In a recent issue of your paper a clergyman of your city...

St. Petersburg Times

In a recent issue of your paper a clergyman of your city states in substance that he believes the healings recorded in the New Testament and in Christian Science result through the application of a powerful will; and that suggestion is a common factor in the healing method.

Reforming the sinner and healing the sick were one and the same with Christ Jesus, who in speaking of his ministry said, "I came down from heaven, not to do mine own will, but the will of him that sent me." Surely it was not God's will that His beloved Son should be compelled to resort to a kind of witchcraft through employing a powerful will, or a form of mesmeric suggestion, in order to heal "all manner of sickness and all manner of disease among the people." Neither was it God's will that Jesus should instruct his twelve disciples, and his other seventy also, in the exercise of human will or any form of suggestion in order that they might obey his command to heal both the sick and the sinning. It is evident that the Master's instructions to this disciples consisted in his imparting to them a true knowledge of God, of man, and of man's true relation to God; and also in instructing his disciples and imparting to them an understanding of spiritual law, its availability, its application, and its operation.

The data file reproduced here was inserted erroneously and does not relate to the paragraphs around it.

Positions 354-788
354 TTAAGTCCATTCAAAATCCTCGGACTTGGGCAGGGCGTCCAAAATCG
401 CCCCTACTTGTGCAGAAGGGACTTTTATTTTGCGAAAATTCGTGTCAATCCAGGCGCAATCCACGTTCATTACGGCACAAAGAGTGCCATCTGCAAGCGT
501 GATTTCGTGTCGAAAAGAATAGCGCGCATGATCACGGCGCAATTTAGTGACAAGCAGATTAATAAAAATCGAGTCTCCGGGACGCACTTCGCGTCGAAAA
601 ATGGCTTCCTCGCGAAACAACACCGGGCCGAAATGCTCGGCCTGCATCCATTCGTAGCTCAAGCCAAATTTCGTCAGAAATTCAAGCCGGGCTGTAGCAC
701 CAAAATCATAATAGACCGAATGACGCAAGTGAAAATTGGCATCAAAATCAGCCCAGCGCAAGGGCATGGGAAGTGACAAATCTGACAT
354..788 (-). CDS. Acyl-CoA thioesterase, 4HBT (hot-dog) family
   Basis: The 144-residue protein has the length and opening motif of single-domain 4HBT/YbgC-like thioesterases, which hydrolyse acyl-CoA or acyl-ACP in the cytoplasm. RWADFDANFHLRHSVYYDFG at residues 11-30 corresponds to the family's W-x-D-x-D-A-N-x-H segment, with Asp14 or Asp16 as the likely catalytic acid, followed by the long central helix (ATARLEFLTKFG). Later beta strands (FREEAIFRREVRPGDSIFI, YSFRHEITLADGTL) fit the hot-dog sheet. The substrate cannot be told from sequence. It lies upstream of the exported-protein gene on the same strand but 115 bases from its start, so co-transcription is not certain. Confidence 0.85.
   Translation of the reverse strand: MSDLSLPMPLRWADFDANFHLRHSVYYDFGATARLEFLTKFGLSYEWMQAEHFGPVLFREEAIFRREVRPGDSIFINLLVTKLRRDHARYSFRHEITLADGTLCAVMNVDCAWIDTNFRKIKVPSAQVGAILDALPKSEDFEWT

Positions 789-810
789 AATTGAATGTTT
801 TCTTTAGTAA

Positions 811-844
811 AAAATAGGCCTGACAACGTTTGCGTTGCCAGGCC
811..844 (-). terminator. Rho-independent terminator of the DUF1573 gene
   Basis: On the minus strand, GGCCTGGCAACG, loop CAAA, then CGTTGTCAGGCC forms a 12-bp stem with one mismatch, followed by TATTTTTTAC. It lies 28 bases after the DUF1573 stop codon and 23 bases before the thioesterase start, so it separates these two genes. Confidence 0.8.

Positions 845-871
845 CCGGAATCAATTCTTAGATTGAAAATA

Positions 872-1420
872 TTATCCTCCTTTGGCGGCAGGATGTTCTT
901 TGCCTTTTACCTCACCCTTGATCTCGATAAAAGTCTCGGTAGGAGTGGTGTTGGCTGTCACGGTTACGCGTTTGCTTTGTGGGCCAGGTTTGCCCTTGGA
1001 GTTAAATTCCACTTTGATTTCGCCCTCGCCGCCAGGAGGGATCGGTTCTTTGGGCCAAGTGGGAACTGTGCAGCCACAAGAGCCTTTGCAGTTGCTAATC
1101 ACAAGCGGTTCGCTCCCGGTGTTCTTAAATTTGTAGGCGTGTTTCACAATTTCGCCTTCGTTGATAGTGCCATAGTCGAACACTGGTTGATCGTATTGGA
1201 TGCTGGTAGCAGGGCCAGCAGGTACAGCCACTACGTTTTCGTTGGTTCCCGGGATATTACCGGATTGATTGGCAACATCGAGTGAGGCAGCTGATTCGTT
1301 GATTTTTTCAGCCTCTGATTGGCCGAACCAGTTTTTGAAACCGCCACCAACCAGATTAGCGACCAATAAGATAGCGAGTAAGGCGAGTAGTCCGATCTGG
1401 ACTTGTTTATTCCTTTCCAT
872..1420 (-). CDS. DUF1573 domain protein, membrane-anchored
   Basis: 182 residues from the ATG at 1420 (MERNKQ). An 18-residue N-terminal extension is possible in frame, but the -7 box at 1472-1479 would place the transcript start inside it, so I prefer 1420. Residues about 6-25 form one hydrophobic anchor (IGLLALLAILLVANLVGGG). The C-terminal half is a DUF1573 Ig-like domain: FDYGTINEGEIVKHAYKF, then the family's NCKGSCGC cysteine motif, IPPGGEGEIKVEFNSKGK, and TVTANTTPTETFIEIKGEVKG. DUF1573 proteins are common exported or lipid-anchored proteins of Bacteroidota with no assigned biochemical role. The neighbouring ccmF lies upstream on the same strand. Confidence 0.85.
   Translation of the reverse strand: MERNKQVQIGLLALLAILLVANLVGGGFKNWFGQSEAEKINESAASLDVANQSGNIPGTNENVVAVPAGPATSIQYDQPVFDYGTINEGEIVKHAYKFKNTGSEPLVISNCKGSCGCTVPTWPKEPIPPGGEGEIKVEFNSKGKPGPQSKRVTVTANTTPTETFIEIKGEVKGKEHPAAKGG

On page 144 of the Christian Science textbook, "Science and Health with Key to the Scriptures," its author, Mary Baker Eddy, writes: "Willing the sick to recover is not the metaphysical practice of Christian Science, but is sheer animal magnetism. Human will-power may infringe the rights of man. It produces evil continually, and is not a factor in the realism of being." All who understand the teaching of Christian Science sufficiently to heal the sick and to reform the sinner through its ministration, well know that neither human will-power nor suggestion is employed in its legitimate practice.

Enjoy 1 free Sentinel article or audio program each month, including content from 1898 to today.

October 14, 1933

We'd love to hear from you!

Easily submit your testimonies, articles, and poems online.